Canada-Ontario agreement maximizes the benefits of immigration
Canada and Ontario are strengthening their partnership and collaboration to increase francophone immigration in support of a strong and prosperous economy. The Honorable Ahmed Hussen, Minister of Immigration, Refugees and Citizenship, and the Honorable Laura Albanese, Ontario Minister of Citizenship and Immigration, today announced the signing of the annexes to the Canada-Ontario Immigration Agreement (COIA).
The 3 annexes set out Canada-Ontario collaboration on French-speaking immigrants, international students and the role of municipal governments as partners in immigration. The COIA agreement, which was signed in November 2017, will strengthen the long-term partnership between Ontario and Canada in welcoming and settling immigrants, boosting the economy and addressing shared humanitarian responsibilities.
The French-Speaking Immigrants annex relates to the promotion of Francophone immigration and the recruitment, selection, and integration of French-speaking immigrants. The Annex will help Canada and Ontario identify opportunities for increasing the number of French-speaking immigrants coming to Canada and Ontario, in order to achieve the parties’ respective French-speaking immigration targets.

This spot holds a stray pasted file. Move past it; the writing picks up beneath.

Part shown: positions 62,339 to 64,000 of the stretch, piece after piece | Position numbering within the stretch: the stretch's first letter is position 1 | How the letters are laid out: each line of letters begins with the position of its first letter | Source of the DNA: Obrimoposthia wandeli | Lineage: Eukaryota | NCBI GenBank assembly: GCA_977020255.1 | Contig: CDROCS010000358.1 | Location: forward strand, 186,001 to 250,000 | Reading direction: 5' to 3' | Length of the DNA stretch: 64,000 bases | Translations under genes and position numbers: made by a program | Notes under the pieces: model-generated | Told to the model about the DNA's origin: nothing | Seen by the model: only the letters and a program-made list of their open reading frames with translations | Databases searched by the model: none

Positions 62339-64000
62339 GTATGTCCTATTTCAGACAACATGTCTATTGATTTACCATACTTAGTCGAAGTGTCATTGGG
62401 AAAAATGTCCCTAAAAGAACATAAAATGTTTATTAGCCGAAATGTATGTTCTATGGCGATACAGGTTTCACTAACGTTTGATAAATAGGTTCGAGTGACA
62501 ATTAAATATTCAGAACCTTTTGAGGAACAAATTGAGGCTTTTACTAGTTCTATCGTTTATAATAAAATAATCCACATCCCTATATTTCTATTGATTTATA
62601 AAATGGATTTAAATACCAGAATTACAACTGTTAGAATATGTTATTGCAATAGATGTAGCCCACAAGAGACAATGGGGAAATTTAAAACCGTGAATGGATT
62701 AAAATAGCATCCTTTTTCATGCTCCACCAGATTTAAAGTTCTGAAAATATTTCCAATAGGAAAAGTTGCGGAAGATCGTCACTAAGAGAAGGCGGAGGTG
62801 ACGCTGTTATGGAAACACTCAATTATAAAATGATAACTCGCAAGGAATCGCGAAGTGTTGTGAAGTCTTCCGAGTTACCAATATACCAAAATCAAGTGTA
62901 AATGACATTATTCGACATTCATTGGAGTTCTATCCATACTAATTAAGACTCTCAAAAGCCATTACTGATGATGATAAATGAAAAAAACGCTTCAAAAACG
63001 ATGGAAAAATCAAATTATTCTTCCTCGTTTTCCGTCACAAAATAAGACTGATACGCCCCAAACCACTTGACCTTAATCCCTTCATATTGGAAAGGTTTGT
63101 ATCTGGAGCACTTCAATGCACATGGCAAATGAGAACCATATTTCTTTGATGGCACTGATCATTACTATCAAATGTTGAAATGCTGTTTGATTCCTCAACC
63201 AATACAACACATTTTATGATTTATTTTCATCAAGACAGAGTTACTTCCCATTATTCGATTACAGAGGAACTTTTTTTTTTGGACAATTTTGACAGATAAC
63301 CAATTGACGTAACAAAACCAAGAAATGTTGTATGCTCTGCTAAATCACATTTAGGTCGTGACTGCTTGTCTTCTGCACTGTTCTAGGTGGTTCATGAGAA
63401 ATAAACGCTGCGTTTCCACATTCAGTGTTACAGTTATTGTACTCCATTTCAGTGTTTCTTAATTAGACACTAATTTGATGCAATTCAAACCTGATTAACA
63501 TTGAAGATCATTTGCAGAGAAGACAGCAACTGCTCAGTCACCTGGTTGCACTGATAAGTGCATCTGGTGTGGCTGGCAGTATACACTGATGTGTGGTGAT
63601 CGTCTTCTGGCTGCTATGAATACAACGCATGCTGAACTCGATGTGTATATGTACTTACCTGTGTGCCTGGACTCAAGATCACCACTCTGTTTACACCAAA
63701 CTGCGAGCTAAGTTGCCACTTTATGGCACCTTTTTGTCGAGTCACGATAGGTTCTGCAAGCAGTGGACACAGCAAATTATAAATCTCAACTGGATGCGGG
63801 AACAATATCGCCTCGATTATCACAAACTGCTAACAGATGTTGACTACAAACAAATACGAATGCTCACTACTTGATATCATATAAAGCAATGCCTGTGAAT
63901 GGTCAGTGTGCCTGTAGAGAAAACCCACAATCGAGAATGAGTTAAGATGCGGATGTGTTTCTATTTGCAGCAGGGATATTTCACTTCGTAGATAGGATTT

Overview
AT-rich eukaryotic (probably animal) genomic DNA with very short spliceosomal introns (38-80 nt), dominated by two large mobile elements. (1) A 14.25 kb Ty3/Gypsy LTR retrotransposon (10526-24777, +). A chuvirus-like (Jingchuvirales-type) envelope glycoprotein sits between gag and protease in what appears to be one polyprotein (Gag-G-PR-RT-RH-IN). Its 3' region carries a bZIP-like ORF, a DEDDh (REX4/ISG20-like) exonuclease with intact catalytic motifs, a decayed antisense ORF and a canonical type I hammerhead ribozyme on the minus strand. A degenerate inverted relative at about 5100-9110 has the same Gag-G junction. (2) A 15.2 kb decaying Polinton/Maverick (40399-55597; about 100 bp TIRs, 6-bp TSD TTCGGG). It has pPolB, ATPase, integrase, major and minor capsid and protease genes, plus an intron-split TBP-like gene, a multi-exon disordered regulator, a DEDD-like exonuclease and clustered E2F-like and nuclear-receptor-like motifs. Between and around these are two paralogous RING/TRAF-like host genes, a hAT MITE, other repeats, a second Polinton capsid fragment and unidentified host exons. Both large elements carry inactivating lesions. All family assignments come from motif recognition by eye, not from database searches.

The partnership with Municipalities annex will facilitate the collaboration of Ontario municipal governments with Canada and Ontario on issues related to municipal interests in immigration, including the attraction and retention of immigrants, and the settlement and integration of newcomers.
Finally, the international student’s annex seeks to facilitate the entry of international students into Ontario and their transition to post-graduation employment and/or permanent residency.
COIA will guide the relationship on immigration between Canada and Ontario for the next five years.
The bilateral framework immigration agreement facilitates the coordination and implementation of immigration policies and programs in matters such as promotion/recruitment, selection, settlement and integration and information sharing.
The federal government retains overall responsibility for national standards and objectives, defining immigrant categories, national levels, admission, enforcement, meeting international obligations.
Ontario is home to 622,415 francophones, the largest population in Canada outside of Québec.
Ontario has 26 French-language Designated Areas where francophones can access government services in French.
Ontario received 156,670 international students in 2017, accounting for 49.2% of all international students to Canada.